November 28, 2021

Access to the site of the Ampatuan massacre is restricted but will open from November 19 to 23 for the 12th anniversary commemoration

A military outpost was set up in Barangay Salman, Ampatuan, Maguindanao to restrict unauthorized entry to the site of the Sitio Masalay massacre. MindaNews photo by BONG S. SARMIENTO

GENERAL SANTOS CITY (MindaNews / Nov 16) – Restricted access to the site of the Ampatuan massacre in Maguindanao province, where 58 people were brutally killed in 2009, including 32 media professionals, will be facilitated for the commemoration of the 12th anniversary of the infamous manslaughter. on November 23, said a local official.

Bai Najma Hassana Biruar, president of Barangay Salman in the city of Ampatuan, said the Municipal Council for Peace and Order (MPOC) decided to open the site of the Sitio Masalay massacre to visitors from 19 to 23. November.

“Pwede na po umakyat sa site, sundin lang po natin ang health and safety protocols. Face mask Mag to the newspaper mag-log lang po bago pumasok, ”she told MindaNews in a text message late Monday afternoon.

According to her, visiting hours at the massacre site would be “9 am to 4 pm”, as decided at the MPOC meeting, which was attended by local government officials and police and military officers.

Before heading to the site of the massacre, Biruar said visitors can register at an outpost that will be set up along the road, which will be run by a Barangay Peace Action Team.

Last week, MindaNews attempted to enter the site of the massacre, but was prevented from proceeding by soldiers belonging to the 63rd Mechanized Infantry Company (Sanggalang) of the 6th Armored Division of the Mechanized Infantry Battalion (Salaknib ) (Pambato) of the Philippine Army.

Local authorities established a forward command post where a barricade of poles was erected to restrict entry to the site of the massacre

The troops in the post advised MindaNews to seek permission from the barangay government first.

Biruar then asked MindaNews to give them a few days’ notice before surrendering so that the troops could clear the area.

“We closed the massacre site to these people without notice due to security concerns,” she said.

The site of the massacre has been restricted to visitors in recent months due to sightings and harassment of gunmen allegedly belonging to Dawla Islamiya, an Islamic State-inspired terrorist group.

In addition to the army’s forward command post, another detachment was deployed on the outskirts of the site of the massacre.

Much like last year, families of media victims will not be visiting the site of the massacre this year due to the ongoing COVID-19 pandemic. It was their tradition to visit the site of the massacre a few days before the anniversary of the massacre to pay homage to their loved ones.

In a statement signed by Emily Lopez and Grace Morales, respectively president and general secretary of the Justice Now movement, said they had agreed not to hold the commemoration at the site of the massacre this year due to the pandemic.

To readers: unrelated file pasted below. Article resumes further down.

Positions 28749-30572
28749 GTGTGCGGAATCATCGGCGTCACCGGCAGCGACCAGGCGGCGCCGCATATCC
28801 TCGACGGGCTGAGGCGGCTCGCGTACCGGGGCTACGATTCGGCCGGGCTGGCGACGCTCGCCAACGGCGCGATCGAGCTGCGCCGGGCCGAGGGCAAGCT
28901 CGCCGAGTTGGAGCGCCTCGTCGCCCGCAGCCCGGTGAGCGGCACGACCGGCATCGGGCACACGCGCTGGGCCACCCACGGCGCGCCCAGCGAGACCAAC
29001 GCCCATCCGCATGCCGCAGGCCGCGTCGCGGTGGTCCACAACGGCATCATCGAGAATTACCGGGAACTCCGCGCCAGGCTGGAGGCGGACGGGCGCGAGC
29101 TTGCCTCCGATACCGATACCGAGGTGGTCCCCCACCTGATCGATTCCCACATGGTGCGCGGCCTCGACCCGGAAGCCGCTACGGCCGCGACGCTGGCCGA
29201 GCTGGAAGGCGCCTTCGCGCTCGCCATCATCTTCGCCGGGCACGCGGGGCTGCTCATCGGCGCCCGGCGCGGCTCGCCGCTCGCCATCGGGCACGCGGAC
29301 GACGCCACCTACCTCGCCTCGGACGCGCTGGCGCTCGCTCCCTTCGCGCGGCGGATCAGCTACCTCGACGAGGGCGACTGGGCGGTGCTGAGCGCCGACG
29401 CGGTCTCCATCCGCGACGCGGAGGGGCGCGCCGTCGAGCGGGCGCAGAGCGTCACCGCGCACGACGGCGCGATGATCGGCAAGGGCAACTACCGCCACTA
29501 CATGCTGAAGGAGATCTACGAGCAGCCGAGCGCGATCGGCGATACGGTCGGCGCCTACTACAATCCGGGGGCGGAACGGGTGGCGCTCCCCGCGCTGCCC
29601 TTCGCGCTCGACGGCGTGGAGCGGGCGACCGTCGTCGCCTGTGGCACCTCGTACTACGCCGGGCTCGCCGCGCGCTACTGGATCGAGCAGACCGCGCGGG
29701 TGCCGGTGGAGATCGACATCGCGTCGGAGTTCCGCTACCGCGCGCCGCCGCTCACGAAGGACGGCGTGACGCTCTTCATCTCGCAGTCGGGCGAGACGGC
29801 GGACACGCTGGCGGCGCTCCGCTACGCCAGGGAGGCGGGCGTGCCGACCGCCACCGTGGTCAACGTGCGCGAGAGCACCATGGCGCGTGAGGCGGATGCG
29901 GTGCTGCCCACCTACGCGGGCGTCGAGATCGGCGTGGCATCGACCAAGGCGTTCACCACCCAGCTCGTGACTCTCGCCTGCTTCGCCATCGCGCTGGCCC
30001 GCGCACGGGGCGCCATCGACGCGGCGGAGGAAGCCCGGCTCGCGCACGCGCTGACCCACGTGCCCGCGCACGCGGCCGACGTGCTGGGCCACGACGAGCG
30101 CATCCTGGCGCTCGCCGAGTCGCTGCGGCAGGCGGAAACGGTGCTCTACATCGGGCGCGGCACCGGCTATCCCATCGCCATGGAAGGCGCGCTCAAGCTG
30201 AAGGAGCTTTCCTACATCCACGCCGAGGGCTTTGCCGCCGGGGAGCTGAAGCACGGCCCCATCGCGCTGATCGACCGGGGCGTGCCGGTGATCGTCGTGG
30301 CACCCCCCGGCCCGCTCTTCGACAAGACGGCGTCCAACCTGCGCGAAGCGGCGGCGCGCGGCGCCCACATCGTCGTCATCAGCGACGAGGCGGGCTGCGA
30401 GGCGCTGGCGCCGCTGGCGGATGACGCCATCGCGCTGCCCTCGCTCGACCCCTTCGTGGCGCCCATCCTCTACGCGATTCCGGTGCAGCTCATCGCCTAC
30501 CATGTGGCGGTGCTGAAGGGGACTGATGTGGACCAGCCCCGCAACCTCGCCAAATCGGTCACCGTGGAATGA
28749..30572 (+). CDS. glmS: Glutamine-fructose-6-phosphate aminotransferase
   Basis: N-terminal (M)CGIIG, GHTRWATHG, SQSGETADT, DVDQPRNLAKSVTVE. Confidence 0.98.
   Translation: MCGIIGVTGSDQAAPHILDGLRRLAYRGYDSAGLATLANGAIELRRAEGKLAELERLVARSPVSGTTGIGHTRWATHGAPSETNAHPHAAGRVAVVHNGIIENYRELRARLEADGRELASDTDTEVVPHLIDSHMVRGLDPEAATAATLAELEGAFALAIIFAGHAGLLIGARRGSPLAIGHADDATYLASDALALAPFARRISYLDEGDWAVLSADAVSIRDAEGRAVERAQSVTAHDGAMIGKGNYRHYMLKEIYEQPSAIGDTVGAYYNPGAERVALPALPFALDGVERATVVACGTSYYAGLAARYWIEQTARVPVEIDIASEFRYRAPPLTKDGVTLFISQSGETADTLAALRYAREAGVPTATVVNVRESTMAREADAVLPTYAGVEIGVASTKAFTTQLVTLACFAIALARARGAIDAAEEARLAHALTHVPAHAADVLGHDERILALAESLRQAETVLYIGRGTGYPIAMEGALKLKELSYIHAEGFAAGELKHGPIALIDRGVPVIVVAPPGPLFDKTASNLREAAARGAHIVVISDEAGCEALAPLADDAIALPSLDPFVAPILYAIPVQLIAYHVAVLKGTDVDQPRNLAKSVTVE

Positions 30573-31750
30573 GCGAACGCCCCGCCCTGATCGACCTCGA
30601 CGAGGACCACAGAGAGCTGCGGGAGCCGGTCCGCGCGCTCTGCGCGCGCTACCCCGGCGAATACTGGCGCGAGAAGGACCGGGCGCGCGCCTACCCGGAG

The Justice Now movement is the association of the families of media workers killed in the Ampatuan massacre.

The 12th anniversary commemoration will take place in General Santos City on November 20 in partnership with the National Union of Journalists of the Philippines and Freedom for Media, Freedom for All Coalition, Lopez and Morales said.

The duo criticized people who presented themselves as media men and allegedly asked for money to support the commemoration activity this year.

“We didn’t allow anyone to do this,” they said in Filipino.

The Ampatuan massacre has been touted as the worst election-related violence in the Philippines and the deadliest attack on the workers’ press in the world.

Several members of the Ampatuan clan have been accused of organizing the bloody massacre. These included the patriarch of the clan, the former governor of Maguindanao, Andal Ampatuan Sr., who died in captivity in 2015 due to illness; and siblings Zaldy Ampatuan, former governor of the late Muslim Mindanao Autonomous Region; Andal “Datu Unsay” Ampatuan Jr., former mayor of the town of Datu Unsay; and Anwar Ampatuan, former mayor of the city of Shariff Aguak.

Subsequently, Buluan’s vice-mayor, Esmael Mangudadatu, sent his wife Bai Genalin Mangudadatu to submit her certificate of candidacy for governor, calling into question the reign of the Ampatuans. His convoy, which included media workers who were there to cover the event, was reported and taken to Sitio Masalay where they were brutally killed. Several civilians who were there at the wrong time were among those massacred. The perpetrators attempted to cover up the grisly crime by burying the victims in freshly dug graves, which were uncovered during an aerial inspection of the area.

On the 11th anniversary of the Ampatuan massacre last year, Mangudadatu and his supporters held an activity at the site of the massacre to pay tribute to the victims.

For this year, he said in a text message that they will also be holding a commemoration activity at the site of the massacre on November 23.

In December 2019, Judge Jocelyn Solis-Reyes of Section 221 of the Quezon City Regional Magistrates’ Court found some of the Ampatuans defendants and several others guilty beyond a reasonable doubt for the 2009 massacre.

Reyes ordered Andal Jr., Zaldy and Anwar and 25 other directors who were convicted to pay the heirs of 57 victims a total of 155.5 million pesos in civil compensation; moral, exemplary, moderate and real damages; and loss of earning capacity.

The Ampatuans had appealed the court’s verdict. (Bong S. Sarmiento / MindaNews)


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